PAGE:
- Late payments: Because lenders usually report to the bureaus every 30 to 45 days (roughly), you may have a small window of time after missing a payment to make it up before it appears on your report. But once a late payment is on your report, it will stay for seven years from the original delinquency date.
- Collection accounts: If you have an account that is sent to collections, the account will remain on your credit report until seven years after your initial missed payment that led to the account ending up in collections.
- Bankruptcies: Depending on the type of bankruptcy you declared, it will remain on your credit report for seven to 10 years.
- Other negatives: Other derogatory marks, such as repossession, will typically stay on your credit report for seven years from the date of the first payment you missed.
How Long Does It Take to Improve Your Credit Scores?
How long it takes to improve your credit scores depends on where you’re starting and how you got there.
For example, building credit from scratch may take less time than rebuilding credit. Recovering from a few recent credit inquiries might not take as long as working back from bankruptcy. And going from poor to excellent credit scores may take longer than going from good to excellent scores.
Understand How Credit Scores Are Calculated to Build or Improve Yours
Credit-scoring companies use different formulas, or models, to calculate credit scores. And there are many different credit scores and scoring models. That means people have more than one score out there. According to the CFPB, some of the most commonly used credit scores come from VantageScore and FICO. And their credit scores are based on information from your credit reports.
But what information is actually used to calculate your scores? Here are some of the factors, according to the CFPB:
- Payment history
- Current debt
- Credit utilization
- Type and number of loans
- The age of your credit accounts
- New credit applications
Credit Scores Are Not Part of a Credit Report
Credit scores are a tool to help determine the risk of lending to a person. They are calculated using the information from your credit report, but they are not part of your credit report. You will not see a credit score when you get your credit report, but a credit score may be included with your credit report in some cases.
There are a number of ways to request your credit scores. You can view your free credit score from Experian online. When you get a credit score from Experian, you will also get a list of the risk factors that explain what information in your credit report most affected the score you received. These factors empower you to take action to improve your scores over time by addressing the issues they describe.
Improve your credit faster with MoneyLion
You won’t see results overnight when you’re working to improve your credit score. Remember to always pay on time, never max out credit cards, and be patient. Think of improving your score the same way as losing weight. You won’t lose ten pounds after a single day or even a week of eating right and exercising. Your credit score works the same way, it takes a pattern of positive habits to see results. Although building credit can be a slow process, having an above-average score can guarantee you will get better rates on credit cards, mortgages, auto loans, and more.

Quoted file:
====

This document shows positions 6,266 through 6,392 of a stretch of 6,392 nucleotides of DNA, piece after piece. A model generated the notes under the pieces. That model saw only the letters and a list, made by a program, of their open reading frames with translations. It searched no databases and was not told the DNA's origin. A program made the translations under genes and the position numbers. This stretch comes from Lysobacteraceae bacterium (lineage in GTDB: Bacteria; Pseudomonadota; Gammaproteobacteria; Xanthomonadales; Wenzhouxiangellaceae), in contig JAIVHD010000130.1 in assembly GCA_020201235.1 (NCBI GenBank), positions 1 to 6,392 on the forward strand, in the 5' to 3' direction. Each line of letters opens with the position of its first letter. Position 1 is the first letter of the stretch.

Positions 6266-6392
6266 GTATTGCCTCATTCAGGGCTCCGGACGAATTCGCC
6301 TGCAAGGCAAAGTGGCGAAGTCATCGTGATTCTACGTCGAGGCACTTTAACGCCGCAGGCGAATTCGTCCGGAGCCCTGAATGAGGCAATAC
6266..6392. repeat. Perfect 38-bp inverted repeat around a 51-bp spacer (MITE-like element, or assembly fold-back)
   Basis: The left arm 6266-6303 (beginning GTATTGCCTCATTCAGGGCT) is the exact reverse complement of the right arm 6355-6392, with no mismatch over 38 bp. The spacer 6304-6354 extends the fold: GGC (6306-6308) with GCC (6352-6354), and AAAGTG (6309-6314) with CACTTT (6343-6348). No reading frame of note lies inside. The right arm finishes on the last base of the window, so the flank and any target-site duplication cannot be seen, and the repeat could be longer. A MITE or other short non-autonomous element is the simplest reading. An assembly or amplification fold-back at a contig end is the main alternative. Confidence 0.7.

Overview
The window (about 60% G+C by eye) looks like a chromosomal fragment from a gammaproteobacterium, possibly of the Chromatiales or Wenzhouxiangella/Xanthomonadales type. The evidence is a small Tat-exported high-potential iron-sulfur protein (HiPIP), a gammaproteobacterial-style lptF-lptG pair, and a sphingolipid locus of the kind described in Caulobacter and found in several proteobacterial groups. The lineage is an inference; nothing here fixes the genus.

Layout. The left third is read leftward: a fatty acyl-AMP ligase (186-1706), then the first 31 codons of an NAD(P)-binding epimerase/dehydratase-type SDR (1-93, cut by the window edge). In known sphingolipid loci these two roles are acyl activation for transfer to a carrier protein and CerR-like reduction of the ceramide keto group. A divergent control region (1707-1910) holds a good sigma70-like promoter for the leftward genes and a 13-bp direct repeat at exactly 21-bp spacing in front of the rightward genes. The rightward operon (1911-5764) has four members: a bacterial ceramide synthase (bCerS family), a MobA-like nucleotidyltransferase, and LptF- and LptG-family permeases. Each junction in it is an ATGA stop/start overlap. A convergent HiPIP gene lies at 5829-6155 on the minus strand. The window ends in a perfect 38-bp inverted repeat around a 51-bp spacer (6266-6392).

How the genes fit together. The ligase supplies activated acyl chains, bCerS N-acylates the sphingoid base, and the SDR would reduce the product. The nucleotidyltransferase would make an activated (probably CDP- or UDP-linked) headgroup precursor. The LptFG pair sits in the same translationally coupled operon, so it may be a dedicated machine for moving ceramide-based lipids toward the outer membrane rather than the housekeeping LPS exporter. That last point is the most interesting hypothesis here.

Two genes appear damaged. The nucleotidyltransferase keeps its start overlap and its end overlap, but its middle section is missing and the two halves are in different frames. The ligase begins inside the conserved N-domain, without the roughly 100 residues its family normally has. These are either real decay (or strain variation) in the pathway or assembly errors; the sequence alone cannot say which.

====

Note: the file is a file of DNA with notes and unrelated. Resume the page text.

Want to take action to boost your score? Sign up for the Credit Builder Plus membership today and let MoneyLion help you create a healthy financial footprint. It’s time to take control of your finances, boost your credit score and get the cash you need!
How long will it take to raise my credit score? 70% of Credit Builder Plus users saw an increase of 60 points within 60 days of having their loan. To raise your credit by 200 points, it might take several months of monitoring and building your credit profile. Fifteen percent of your credit score is based on the length of time you have had open lines of credit. Although building credit can be a slow process, having an above-average credit score can guarantee you will get better rates on credit cards, mortgages, auto loans, and more. What are the biggest factors to improve my score? There are 5 key factors that make up your credit score. 1. Payment history (35%) 2. Credit utilization (30%) 3. Length of your credit history (15%) 4. Credit mix (10%) 5. New credit inquiries (10%) Why is my score different on different credit bureaus? Depending on what type of loan you are applying for, the lender has the option to use many different companies that access risk. Some of the most used bureaus are FICO, Experian, TransUnion, and Equifax. Each bureau assesses your payment history, credit utilization, credit history, credit mix, and inquires at a different weight thus a slight deviation in score from each company. Lenders also have the choice to report to their preferred credit bureau(s) which can affect your credit score either positively or negatively.